“We want to work with an entity that’s operating the way it should be” – Quinn on SOCU

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The British Government is currently awaiting the outcome of the recent probe conducted into allegations of fraud at the Special Organised Crime Unit (SOCU) before determining the way forward in terms of collaborating with the agency.

This is according to British High Commissioner to Guyana, Greg Quinn, who told reporters on the sidelines of an event on Tuesday that while they are reviewing relations with SOCU internally, his Government is still willing to continue its relations with the Unit.

“We’ve been assisting SOCU from the inception so there is certainly an expectation that we would get requests to continue to work with SOCU and I wouldn’t rule out that. We would continue to work with SOCU going forward,” he stated.

However, High Commissioner Quinn outlined the importance of SOCU operating within the confines of what it was created to do. This, he noted, has been the goal of all the assistance the country has been providing to the investigative body, which has now been slapped with damning fraud allegations.

“But there is also the question of the current investigation that’s going on in SOCU and we’d want to be sure of the outcome of that because, fundamentally and ultimately, whatever we want to be done, we want to do with an organisation that’s operating the way it should be,” he stated.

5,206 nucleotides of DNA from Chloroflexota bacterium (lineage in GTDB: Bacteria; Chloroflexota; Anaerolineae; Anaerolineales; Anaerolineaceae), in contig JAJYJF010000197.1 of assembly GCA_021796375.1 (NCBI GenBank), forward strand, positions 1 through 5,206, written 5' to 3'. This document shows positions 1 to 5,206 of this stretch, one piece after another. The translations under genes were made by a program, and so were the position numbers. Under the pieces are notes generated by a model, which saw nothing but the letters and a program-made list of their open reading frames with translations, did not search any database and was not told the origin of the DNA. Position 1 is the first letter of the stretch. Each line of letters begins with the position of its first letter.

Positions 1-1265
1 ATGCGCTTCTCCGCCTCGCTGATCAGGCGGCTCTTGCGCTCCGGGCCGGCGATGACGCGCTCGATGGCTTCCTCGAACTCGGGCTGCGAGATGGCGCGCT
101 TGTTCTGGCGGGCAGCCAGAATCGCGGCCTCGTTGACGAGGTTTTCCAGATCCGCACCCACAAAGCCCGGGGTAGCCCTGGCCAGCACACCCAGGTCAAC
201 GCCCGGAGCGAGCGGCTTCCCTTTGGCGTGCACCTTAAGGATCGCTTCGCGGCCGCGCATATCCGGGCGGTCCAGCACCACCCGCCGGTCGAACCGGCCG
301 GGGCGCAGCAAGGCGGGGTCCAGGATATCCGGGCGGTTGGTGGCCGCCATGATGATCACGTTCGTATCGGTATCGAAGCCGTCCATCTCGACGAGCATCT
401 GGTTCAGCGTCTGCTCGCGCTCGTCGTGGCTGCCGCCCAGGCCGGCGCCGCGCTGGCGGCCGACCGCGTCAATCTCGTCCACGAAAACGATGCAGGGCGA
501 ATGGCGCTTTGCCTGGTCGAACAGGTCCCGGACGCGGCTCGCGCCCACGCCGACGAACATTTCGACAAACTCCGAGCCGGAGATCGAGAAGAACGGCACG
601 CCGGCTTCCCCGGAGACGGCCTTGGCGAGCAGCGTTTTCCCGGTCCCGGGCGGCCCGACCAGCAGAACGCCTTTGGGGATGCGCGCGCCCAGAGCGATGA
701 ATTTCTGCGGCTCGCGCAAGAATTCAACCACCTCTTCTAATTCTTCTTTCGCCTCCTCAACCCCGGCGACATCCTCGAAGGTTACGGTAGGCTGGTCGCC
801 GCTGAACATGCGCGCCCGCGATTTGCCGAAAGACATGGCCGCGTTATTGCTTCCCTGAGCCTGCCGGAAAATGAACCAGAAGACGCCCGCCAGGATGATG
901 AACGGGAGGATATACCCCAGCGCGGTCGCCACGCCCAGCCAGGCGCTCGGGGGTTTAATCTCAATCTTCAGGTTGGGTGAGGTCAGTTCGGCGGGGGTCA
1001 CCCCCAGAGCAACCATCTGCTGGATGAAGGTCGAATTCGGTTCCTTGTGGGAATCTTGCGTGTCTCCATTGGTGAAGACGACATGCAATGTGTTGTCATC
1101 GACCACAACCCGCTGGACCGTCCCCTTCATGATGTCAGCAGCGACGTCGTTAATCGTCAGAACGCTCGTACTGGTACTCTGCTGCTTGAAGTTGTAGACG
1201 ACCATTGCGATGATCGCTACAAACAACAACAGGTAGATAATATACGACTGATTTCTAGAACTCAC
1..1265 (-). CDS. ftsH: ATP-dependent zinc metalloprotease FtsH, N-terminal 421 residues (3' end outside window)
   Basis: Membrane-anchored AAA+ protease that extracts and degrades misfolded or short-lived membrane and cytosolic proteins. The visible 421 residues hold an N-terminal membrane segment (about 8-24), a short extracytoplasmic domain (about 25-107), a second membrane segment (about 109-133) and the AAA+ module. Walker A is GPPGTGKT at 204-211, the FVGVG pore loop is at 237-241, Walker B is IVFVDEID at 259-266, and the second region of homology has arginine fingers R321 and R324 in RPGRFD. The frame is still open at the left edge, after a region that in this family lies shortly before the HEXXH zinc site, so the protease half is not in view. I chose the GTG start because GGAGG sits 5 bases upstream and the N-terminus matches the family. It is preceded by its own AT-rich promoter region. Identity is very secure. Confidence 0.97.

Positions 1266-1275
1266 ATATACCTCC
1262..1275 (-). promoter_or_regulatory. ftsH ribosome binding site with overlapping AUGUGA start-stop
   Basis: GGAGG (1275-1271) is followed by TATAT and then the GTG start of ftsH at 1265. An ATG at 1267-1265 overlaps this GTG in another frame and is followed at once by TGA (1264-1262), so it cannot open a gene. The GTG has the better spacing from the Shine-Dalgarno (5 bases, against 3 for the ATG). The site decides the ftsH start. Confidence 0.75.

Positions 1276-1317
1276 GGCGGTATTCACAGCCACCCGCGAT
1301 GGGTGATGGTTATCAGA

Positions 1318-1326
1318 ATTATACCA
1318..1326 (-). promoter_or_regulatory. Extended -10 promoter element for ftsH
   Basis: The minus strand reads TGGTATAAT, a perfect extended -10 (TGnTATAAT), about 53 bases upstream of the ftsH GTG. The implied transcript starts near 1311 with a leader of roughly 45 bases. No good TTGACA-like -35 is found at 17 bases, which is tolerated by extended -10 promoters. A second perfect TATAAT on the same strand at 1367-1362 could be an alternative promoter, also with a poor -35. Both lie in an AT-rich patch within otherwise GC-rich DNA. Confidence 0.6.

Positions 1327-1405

The British envoy went on to note, however, they are at the stage where they are trying to figure out what might be feasible going forward given the fact that this is the last term for the existing programme which former UK Advisor, Dr Sam Sittlington, was on.

Dr Sittlington, who was fired by the UK Government back in January over a private fraud company he had set up here, was brought as an advisor to SOCU on a three-year contract.

The fraud expert’s tenure in Guyana would have been up in March 2020 and according to High Commissioner Quinn, there was never any intention of extending or continuing that programme.

However, the British diplomat told INews, when asked, that now that circumstances have changed and the work is undone, then there is a possibility that his Government can start a new programme with a new expert but this, he insists, will depend on the outcome of the current fraud probe at SOCU.

“So we are still at the stage where we’re trying to figure out what might be feasible given the fact that we are already nearly three months into what might have been the last year of the contract anyway. So we have to figure out whether by the time we have someone trained up, selected and ready (to take over) how much time they might actually have left to do some work within SOCU… But it might actually be easier for us to look at a future programme and future series of activities separate from what (already) we have here,” High Commissioner Quinn pointed out.

SOCU, the orgainsation that is supposed to be investigating fraud, has found itself under scrutiny in recent months after allegations of fraud were levelled against the agency, which falls under the Guyana Police Force (GPF).

The audit that was conducted by the Police Force had unearthed irregularities that included falsified records and missing documents. According to reports, there was even a case of an official who alleged his signature was forged. In addition, there are reports of listed expenditure being concocted and receipts being backdated.

Last week, Public Security Minister Khemraj Ramjattan told media operatives that the file of the fraud probe has been sent to the Director of Public Prosecutions (DPP) for legal advice. The Minister had noted that there is a possibility that criminal charges may be filed against officers found culpable.